Designing affinity chromatographic processes for the capture of antibodies
Part I: A simpliﬁed approach
D. Pﬁster, L. David, M. Holzer, R.-M. Nicoud*
Protein A afﬁnity chromatography is a standard technique for the puriﬁcation of therapeutic antibodies. Recently, multi-column chromatographic processes have emerged to turn classical capture processes into more efﬁcient and continuous systems. The design of such chromatographic processes, be they single-column or multi-column systems, is described in this work. A rational method to conceive, scale-up and compare processes is proposed and illustrated with different examples. All along this article, the results of the equilibrium theory, i.e. obtained with an inﬁnitely efﬁcient column, are used to normalize the system and propose a frame for a rigorous comparison between the different conﬁgurations considered in this work. Then, the impact of the ﬂuid velocity, the column length, the refresh time, the sequence organization and the number of columns on the yield, productivity and ﬂuid requirement is investigated. It is found that the optimal process, in terms of number of columns and residence time, depends in the process targeted protein recovery. For instance, when considering a titer of 1 g/L, 2 columns connected in series in the loading zone are necessary to reach 90% recovery, 3 columns to reach 95% and 4 columns to obtain 99% recovery.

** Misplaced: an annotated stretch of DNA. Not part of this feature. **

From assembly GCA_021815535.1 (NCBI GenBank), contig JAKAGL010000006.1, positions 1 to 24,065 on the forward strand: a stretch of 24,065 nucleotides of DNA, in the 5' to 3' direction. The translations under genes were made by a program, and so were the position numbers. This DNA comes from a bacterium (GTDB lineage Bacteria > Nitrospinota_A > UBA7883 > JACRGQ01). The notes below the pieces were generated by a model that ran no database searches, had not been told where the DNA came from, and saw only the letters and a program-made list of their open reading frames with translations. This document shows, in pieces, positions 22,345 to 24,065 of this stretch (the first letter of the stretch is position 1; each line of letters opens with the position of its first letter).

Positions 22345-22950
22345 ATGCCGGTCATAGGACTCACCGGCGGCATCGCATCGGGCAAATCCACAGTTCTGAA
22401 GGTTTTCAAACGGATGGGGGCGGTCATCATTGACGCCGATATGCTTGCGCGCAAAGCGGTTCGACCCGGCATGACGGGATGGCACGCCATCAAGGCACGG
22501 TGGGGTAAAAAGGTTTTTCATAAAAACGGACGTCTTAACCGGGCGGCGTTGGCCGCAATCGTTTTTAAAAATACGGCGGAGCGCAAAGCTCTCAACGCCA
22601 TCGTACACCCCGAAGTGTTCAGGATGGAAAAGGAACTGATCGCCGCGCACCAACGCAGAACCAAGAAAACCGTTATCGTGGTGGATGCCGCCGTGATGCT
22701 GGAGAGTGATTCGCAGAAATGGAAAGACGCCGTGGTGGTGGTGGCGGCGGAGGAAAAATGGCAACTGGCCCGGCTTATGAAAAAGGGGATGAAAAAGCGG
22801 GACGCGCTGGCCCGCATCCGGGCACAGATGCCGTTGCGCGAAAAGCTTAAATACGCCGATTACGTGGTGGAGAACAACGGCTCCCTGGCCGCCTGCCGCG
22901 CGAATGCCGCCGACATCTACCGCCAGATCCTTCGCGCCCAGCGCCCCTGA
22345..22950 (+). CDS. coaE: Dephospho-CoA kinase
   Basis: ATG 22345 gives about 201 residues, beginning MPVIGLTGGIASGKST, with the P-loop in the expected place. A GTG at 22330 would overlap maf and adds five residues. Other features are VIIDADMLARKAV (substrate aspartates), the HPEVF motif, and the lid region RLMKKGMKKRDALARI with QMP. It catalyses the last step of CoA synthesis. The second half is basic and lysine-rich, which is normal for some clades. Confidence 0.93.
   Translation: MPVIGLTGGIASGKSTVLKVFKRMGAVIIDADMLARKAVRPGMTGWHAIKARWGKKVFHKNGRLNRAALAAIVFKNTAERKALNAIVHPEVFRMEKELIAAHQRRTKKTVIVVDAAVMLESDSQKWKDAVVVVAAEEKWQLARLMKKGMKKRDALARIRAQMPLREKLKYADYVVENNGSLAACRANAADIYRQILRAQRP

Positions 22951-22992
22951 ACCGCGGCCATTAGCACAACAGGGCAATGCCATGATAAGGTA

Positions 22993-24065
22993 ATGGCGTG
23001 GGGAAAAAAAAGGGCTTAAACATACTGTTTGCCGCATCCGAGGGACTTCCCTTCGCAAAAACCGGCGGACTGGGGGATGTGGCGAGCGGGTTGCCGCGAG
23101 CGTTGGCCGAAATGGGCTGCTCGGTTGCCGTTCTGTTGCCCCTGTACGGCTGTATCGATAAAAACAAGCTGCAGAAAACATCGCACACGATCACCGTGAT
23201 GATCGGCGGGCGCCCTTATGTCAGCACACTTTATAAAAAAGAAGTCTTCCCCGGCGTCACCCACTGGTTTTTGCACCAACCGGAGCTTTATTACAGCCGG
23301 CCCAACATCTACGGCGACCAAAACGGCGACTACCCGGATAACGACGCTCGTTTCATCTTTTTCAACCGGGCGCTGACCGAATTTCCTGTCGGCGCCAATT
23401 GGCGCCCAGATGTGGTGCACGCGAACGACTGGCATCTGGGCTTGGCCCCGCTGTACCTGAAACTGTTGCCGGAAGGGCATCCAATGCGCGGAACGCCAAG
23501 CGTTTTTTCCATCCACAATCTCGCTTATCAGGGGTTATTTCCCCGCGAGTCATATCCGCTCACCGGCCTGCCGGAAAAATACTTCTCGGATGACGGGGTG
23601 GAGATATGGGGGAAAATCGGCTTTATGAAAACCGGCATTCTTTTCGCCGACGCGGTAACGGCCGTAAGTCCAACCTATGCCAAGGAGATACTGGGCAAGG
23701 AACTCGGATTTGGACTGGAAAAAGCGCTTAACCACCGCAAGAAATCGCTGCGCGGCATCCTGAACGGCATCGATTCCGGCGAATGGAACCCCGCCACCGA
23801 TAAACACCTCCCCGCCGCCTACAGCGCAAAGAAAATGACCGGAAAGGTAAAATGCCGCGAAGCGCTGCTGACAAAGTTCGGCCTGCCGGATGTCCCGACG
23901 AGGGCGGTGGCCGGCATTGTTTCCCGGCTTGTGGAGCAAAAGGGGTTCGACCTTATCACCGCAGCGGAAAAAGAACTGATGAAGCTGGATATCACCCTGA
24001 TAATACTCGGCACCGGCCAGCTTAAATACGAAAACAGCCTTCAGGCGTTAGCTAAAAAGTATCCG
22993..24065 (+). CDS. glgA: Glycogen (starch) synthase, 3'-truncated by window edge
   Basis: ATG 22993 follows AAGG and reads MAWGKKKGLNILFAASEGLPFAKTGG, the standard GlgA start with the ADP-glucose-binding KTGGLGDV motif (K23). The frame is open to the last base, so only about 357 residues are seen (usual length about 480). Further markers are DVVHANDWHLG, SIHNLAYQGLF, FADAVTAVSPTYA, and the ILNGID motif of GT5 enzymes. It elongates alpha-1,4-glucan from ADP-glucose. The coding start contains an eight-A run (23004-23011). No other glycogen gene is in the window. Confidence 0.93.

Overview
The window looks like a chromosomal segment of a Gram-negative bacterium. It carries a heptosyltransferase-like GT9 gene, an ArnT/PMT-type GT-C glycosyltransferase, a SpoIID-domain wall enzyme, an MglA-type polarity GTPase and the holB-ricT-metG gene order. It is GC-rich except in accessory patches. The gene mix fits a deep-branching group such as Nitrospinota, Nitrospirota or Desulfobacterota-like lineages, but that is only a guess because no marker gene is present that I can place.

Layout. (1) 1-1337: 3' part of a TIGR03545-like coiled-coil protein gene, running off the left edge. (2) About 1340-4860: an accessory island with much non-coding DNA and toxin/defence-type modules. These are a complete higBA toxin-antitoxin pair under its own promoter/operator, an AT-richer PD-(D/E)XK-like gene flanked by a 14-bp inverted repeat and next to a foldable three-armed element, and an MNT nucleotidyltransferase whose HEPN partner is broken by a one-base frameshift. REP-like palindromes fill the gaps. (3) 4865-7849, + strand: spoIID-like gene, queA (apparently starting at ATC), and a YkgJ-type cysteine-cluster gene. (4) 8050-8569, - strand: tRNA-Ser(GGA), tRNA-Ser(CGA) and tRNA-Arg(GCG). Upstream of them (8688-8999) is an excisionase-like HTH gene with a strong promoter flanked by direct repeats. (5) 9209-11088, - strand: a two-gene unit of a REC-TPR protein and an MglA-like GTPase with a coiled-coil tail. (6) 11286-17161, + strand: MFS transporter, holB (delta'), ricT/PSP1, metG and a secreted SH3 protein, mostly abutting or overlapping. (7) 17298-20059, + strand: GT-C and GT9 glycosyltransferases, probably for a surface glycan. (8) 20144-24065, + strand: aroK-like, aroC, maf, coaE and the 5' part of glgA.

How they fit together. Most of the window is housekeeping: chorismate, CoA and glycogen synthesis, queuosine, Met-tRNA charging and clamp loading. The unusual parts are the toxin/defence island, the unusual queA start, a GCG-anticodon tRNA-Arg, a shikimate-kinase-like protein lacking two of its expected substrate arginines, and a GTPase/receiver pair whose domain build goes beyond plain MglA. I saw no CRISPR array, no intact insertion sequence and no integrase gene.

Journal of chromatography A, 2017